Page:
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  • "The Most Unjust Piece of Legislation":Section 213 of the Economy Act of 1932 and Feminism During the New Deal
  • John Thomas McGuire (bio)

In February 1936, a former federal government worker named Gussie E. Howell penned a letter to Grace Brewer, director of the Governmental Workers' Council (GWC) of the National Woman's Party (NWP). Howell, who lived in Texas, had apparently heard from colleagues about a questionnaire sent out by the NWP about the effects of Section 213 of the Economy Act of 1932 ("Section 213"). Howell said that while she had not seen the questionnaire, she wanted to describe the effect of Section 213 on her life.

As Howell related her experiences, she had worked for the United States Railway Mail Service until October 1933, when she suddenly found herself dismissed under Section 213, which required that if a husband or wife both worked for the federal government, and a personnel reduction took place, one of the spouses would lose his or her job. Howell's further description of her situation encompassed a contained but palpable bitterness. She described how she went to her congressional and local representatives to seek a remedy, only to receive "all kinds of nice promises . . . but no action." In addition, not only had she and her husband lost their house, but Howell could no longer provide for her seventy two year-old father, widowed sister, and her sister's two children. "I certainly [End Page 516] want to assist in any way possible to see that [Section 213] is repealed," she concluded, adding that the statute constituted the "most unjust piece of legislation."1 Another letter from a woman named Isabel Fitcher related how after more than six years of service at a federal arsenal, she received her termination in mid-1933 with only thirty-six hours notice. Enclosing a money order for an associate membership in the NWP, Fitcher hoped that Section 213 would face quick repeal.2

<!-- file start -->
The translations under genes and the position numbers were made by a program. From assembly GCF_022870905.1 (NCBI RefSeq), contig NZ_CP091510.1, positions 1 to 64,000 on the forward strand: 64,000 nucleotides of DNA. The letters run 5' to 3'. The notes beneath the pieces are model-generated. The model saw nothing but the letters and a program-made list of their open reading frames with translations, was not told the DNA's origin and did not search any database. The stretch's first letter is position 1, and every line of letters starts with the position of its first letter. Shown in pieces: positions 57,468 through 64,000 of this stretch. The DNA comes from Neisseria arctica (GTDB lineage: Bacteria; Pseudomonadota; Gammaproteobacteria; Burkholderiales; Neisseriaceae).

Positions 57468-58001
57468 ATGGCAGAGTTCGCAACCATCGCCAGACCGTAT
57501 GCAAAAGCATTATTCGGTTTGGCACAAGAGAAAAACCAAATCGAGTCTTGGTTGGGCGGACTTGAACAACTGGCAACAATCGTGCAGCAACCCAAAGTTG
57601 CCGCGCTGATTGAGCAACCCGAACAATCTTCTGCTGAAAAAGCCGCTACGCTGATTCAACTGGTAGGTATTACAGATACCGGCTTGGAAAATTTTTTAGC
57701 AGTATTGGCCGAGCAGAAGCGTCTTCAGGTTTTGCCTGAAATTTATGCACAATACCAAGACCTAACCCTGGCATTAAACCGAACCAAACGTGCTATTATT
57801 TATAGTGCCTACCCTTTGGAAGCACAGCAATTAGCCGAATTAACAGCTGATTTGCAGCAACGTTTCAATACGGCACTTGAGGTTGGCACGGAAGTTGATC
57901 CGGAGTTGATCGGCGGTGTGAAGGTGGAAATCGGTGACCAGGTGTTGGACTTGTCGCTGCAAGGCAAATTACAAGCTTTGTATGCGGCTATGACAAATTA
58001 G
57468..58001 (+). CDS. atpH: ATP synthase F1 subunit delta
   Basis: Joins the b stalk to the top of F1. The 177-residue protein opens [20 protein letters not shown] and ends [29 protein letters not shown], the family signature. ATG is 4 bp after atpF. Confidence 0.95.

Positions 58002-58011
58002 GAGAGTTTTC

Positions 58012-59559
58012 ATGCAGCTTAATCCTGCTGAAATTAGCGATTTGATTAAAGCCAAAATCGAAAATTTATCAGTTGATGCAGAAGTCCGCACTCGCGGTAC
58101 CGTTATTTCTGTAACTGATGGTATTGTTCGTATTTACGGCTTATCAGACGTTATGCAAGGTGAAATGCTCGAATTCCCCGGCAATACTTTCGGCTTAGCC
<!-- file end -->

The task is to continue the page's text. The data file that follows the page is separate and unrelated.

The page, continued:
Historians have analyzed the passage and repeal of Section 213 in depth, particularly Lois Scharf. But even Scharf failed to look at the complexities of the effort to repeal Section 213, concluding that the law's repeal occurred because of a long struggle by a monolithic, ultimately successful feminist coalition. Instead of agreeing with this general historiographic consensus, I argue that despite Section 213's "peculiarly unjust and discriminatory nature," as one contemporary newspaper account put it, feminism during the New Deal did not form an effective coalition to repeal Section 213. The major reason for this failure lay in the existence of two competitive feminist visions during the 1930s. One vision, called social justice feminism, emphasized the passage of women's labor legislation as the first step to including all workers under state protection, regardless of gender, while the other, known as equal rights feminism, concluded that women's labor legislation only led to gender discrimination, and supported the passage of the Equal Rights Amendment (ERA). Significant social justice feminists such as Eleanor Roosevelt, Mary Williams (Molly) Dewson, and Frances Perkins occupied important positions within the New Deal, while equal rights feminists, mostly within the NWP, found themselves out of favor, particularly as social justice feminists opposed the ERA. Despite a temporary alliance with Mary Anderson of the U.S. Department of Labor's Women's Bureau, NWP leaders could only find a permanent ally in the weakened Women's Joint Congressional Committee (WJCC). While the NWP waged a long battle to repeal Section 213, moreover, Congress's action occurred for two other reasons: the failure of the repeal measure to mandate retroactive hiring of female employees previously dismissed under the statute, and the large Democratic majorities in Congress after the 1936 congressional elections, which dampened conservative opposition to repeal. Ironically, a fuller understanding of the struggle may tell us less about the reasons for the eventual passage of Section 213 repeal than about the concomitant decline of social justice feminism and the corresponding resurgence of the equal rights movement.3

The Great Depression and Section 213 of the Economy Act

In a national radio talk during Business Women's Week in March 1931, Mary Anderson, director of the U.S. Department...


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